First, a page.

Discussion in 'General ME/CFS Discussion' started by Jessie 107, May 21, 2017.
Whatever you say
I have had a mood disorder for 25 years, for which I have been on medication. I have made a point of learning all I could about it. Anti-depressants have saved my life. If the Celexa isn't working for you, talk to your doctor about the weight gain and try something else. Some are known for weight gain, some have no effect on weight, and some are even known for weight loss. Everyone responds to them diffferently.
I understand only too well the reluctance to take anti-depressants (ADs) when doctors tell us it's "just depression". I'm not saying they're a treatment for ME. But if you are going through depression that is persisting, regardless of the cause, there's no shame in taking medications.
As for it not being a biochemical imbalance if it's not "organic", also not true! Depression can be triggered by grief or stress, and alters the neurotransmitters in the brain. Saying that your shouldn't take them because the depression is a reaction to bad circumstances is like saying that if you get a migraine from severe stress, you shouldn't take medication for it and rather should tough it out. It's hard enough dealing with all the ME symptoms, without having to feel guilty about taking ADs.
I work in a community behavioral health clinic, and I feel just as strongly about reducing the stigma around mentall illness as I do ME.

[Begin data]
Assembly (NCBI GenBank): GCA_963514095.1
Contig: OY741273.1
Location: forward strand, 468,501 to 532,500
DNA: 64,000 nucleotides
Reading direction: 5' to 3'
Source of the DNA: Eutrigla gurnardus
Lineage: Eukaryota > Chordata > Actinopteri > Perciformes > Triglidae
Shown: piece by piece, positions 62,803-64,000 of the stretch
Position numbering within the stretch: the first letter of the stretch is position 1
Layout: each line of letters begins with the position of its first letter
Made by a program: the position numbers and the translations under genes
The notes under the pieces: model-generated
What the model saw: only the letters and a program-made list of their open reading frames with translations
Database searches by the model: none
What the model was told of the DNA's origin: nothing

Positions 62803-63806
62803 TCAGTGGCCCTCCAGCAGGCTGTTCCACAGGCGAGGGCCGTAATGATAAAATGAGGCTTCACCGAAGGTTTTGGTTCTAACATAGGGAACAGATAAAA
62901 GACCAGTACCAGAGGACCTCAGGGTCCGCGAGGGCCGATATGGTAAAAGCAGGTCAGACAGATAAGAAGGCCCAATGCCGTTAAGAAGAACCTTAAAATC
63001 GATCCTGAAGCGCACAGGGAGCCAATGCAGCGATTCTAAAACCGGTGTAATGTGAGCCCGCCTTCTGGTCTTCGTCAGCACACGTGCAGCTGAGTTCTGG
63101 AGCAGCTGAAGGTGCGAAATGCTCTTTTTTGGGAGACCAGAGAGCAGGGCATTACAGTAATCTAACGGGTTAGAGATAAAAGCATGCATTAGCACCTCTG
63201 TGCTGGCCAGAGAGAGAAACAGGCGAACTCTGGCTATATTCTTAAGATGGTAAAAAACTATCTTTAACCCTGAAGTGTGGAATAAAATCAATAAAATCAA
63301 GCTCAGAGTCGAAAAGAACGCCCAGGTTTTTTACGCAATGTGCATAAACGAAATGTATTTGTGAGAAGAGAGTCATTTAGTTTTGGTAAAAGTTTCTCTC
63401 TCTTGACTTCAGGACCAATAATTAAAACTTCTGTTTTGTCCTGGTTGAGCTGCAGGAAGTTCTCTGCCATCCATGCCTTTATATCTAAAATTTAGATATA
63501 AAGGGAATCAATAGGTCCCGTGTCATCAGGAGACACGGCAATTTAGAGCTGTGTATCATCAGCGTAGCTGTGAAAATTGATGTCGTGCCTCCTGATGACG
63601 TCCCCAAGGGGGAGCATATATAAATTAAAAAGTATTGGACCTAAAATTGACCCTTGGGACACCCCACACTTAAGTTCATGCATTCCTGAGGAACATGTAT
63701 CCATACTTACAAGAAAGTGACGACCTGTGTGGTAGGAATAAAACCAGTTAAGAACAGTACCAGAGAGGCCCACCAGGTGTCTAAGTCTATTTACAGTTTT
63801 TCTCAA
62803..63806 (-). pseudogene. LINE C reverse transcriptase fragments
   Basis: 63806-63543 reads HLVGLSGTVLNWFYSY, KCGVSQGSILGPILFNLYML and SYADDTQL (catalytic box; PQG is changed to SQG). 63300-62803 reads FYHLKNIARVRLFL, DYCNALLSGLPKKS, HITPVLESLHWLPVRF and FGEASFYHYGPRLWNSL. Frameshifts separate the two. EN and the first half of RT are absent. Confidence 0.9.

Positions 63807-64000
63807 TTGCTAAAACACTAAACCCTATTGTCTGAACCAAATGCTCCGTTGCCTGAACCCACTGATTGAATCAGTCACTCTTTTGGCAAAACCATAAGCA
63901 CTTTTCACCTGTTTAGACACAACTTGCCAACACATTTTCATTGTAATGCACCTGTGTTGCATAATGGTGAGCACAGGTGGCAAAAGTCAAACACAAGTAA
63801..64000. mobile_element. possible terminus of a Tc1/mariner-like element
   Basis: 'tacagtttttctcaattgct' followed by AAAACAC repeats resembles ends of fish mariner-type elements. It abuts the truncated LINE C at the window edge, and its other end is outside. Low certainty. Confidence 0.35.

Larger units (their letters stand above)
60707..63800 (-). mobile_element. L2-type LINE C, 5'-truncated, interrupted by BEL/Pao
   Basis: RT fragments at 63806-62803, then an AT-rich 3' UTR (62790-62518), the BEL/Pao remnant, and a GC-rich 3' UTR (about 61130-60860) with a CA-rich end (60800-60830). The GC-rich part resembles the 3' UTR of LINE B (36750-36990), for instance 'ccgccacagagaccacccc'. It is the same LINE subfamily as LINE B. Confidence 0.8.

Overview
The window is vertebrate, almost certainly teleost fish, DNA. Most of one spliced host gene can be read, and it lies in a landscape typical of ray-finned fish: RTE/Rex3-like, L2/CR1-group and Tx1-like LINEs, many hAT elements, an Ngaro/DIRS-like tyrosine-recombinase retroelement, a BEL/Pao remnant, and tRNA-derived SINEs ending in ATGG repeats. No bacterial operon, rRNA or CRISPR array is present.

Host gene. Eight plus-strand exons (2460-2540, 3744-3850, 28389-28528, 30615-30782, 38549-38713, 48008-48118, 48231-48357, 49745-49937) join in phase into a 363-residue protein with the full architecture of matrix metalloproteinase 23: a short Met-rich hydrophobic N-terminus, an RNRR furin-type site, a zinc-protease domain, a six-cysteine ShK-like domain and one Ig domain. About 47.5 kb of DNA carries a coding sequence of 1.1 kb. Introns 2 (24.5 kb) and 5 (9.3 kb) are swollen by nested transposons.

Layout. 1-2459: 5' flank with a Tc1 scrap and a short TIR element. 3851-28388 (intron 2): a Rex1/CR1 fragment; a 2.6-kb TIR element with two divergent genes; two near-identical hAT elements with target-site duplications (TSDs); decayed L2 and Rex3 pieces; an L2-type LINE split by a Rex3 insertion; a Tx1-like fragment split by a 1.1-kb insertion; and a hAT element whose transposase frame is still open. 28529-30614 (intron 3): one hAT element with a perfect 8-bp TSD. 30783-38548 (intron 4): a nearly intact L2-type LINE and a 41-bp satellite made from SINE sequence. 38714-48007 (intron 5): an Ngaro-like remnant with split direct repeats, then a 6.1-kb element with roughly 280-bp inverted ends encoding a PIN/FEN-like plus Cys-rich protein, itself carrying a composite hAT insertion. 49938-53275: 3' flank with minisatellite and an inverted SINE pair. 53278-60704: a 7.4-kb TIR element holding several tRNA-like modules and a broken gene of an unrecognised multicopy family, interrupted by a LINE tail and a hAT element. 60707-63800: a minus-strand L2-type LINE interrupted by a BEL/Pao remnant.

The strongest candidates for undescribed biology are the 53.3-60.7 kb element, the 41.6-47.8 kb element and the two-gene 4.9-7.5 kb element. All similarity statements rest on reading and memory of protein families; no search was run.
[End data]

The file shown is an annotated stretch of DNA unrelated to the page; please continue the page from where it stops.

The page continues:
I forgot to mention, they are non-addictive as well.
So you admit its not a biochemical imbalance yet promote pills meant to fix "biochemical imbalances"
Please tell these guys, and also read some of the horror stories
Have you experienced the clinical condition of major depression yourself? Depression is a lot more than just "feeling sad" because you miss something. That's just normal sadness.
Perhaps you think normal sadness and clinical depression are the same? They are not.
You are stating categorically that you think the depression some ME/CFS patients suffer from arises because they have lost hope? Really, that's your theory? Where do you get your certainty that this is the case?
My feeling is that ME/CFS patients may suffer depression as a result of the neurologic brain dysfunction caused by ME/CFS, and/or caused by viral infection of the brain (which brain autopsies have found in ME/CFS patients). When ME/CFS patients feel depression symptoms, they may look for psychogenic explanations, but the real cause may be primarily neurological.